In addition to riots, a focal interest of the documentary becomes the legal war waged against pastors who came to America to escape tyrannical governments. Pastor Che Anh displays the cease and desist letters from the state government that were delivered to the church where he ministers. These documents pressuring Anh, a childhood survivor of communist North Korea in the 1950s, to close up his faith gatherings become the seeds of Anh’s case that reached the Supreme Court.
When belief in God powers a life, no attacks can claim dominion or submission over it. No alternatives, either, can replace pronouncements of Scripture. Probably more than any other nationally-released film in modern history, “Superspreader” shares the words “our Father,” “the Kingdom,” “revival,” “worship,” and the name of Jesus. The vocabulary of faith poses challenges to politically correct word-replacers, those who don’t yet understand or tolerate talk of faith, and those who are anti-revival. While testifying to a Christian life has been marginalized, “Superspreader’s” bold speech churns audiences to ponder what Let Us Worship speakers are saying, and why.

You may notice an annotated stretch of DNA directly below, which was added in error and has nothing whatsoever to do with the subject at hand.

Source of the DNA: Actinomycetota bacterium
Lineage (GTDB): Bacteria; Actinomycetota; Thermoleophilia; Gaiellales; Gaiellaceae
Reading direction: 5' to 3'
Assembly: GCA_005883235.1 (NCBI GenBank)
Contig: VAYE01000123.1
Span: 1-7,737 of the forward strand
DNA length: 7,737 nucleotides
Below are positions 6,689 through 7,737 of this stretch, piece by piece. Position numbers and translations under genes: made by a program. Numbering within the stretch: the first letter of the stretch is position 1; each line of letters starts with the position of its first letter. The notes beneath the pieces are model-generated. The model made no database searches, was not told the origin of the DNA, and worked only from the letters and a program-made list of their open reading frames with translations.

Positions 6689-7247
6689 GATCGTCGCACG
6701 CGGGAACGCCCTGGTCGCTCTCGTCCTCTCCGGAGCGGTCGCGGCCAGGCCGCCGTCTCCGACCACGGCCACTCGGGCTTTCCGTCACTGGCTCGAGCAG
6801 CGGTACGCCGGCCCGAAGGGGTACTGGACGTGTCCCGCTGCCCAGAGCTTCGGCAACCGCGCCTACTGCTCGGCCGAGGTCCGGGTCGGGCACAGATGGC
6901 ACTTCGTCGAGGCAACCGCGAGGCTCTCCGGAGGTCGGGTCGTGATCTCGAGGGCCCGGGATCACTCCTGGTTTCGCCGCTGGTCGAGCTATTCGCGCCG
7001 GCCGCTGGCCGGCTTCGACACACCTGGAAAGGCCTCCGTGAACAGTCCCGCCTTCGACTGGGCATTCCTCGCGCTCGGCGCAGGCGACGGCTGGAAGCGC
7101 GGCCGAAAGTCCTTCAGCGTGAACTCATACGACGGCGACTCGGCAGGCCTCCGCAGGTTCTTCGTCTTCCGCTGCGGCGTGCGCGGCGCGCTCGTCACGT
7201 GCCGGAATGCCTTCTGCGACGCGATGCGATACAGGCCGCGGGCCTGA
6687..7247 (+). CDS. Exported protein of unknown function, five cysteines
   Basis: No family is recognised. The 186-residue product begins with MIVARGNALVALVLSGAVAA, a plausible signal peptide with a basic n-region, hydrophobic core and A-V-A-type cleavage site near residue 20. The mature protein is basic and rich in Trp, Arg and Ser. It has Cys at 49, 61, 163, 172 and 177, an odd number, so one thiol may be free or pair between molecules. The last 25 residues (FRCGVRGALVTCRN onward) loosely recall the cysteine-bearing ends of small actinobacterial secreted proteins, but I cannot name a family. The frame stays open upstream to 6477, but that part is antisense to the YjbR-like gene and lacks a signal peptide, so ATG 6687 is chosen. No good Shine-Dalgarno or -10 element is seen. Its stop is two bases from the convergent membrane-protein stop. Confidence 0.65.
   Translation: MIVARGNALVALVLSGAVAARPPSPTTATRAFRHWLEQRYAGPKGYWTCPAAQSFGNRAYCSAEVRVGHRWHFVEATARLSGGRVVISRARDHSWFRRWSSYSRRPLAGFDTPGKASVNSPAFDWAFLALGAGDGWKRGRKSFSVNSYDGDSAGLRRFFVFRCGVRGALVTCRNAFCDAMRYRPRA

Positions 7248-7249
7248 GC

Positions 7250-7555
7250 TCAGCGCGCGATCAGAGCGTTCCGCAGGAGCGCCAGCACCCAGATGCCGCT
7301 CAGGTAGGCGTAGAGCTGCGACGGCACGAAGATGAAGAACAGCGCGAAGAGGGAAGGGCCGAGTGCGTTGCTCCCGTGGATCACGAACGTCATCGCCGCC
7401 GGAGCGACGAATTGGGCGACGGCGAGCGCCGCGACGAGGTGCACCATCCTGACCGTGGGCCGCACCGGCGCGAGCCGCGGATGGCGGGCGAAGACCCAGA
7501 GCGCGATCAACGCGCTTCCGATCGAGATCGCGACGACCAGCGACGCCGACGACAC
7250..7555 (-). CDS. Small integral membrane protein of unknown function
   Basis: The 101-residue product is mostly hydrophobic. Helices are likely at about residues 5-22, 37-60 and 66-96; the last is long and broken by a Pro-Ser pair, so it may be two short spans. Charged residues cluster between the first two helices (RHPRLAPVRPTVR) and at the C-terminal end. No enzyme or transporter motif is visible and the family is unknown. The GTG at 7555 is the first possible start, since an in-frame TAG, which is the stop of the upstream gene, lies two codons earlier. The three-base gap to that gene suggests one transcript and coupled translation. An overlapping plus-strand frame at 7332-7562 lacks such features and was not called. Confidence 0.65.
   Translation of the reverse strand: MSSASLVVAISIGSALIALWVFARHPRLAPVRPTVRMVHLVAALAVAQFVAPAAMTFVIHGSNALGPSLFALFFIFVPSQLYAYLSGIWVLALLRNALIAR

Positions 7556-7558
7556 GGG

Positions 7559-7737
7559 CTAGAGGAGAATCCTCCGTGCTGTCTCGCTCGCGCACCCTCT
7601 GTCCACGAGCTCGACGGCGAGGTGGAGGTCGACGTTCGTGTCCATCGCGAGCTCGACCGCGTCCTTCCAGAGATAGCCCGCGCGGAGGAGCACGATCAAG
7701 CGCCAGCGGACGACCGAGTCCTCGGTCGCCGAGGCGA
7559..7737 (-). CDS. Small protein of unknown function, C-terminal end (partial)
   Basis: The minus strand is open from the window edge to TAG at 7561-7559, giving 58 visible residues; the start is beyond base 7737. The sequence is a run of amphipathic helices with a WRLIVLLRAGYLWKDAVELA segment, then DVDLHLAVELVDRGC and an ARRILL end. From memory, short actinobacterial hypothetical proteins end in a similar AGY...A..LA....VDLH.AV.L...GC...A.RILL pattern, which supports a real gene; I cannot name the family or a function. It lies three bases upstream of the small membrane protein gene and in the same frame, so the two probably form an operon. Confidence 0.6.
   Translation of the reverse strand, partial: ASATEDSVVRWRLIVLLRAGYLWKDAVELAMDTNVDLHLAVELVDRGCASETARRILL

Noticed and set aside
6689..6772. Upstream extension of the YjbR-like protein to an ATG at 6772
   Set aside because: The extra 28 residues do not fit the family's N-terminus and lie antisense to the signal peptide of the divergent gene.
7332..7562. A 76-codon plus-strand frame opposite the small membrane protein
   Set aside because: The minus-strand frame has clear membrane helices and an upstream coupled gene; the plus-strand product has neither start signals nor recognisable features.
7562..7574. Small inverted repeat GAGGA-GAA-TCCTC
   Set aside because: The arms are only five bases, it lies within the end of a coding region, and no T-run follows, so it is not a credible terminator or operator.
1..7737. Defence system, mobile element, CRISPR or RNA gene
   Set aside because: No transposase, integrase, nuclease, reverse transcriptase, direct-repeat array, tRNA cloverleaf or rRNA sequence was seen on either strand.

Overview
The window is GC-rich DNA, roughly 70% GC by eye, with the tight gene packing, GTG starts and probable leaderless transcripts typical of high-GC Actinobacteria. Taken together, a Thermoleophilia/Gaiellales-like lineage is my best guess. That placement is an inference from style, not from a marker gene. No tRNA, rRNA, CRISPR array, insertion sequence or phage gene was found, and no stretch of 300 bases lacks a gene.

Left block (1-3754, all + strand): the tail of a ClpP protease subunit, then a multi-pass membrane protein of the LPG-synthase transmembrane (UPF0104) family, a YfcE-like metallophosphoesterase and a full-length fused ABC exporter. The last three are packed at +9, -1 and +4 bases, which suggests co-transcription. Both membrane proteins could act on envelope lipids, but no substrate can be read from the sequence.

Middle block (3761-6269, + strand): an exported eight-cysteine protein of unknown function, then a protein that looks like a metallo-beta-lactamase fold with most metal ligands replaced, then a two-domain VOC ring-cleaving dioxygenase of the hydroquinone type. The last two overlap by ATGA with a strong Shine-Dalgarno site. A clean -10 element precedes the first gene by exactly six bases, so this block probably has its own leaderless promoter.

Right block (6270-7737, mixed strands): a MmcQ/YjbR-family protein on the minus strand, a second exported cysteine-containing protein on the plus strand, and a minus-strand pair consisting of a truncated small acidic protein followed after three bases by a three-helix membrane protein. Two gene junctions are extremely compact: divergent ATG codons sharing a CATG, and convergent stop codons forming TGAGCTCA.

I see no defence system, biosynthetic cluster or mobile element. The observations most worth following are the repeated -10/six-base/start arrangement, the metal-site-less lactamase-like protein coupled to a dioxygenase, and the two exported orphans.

Perhaps what’s most powerful about the film is its references to actions in the Let Us Worship movement being taken by God. If the doing is God’s, the actions must be taking place outside of and beyond what could be shown to the eye on screen. What’s beyond the screen? The viewer.
When by a call of Jesus we are humble enough to listen and learn from one another, then Jesus is the unshifting common ground on Whom we stand. “Superspreader” shows activism in Jesus’ grace, contrasted with the secular social justice concept of “inner work while promoting change.” “Inner work” without the only One truly worthy, the holy ground where all enjoy the liberty and distinction to speak, is inner work without genuine humility.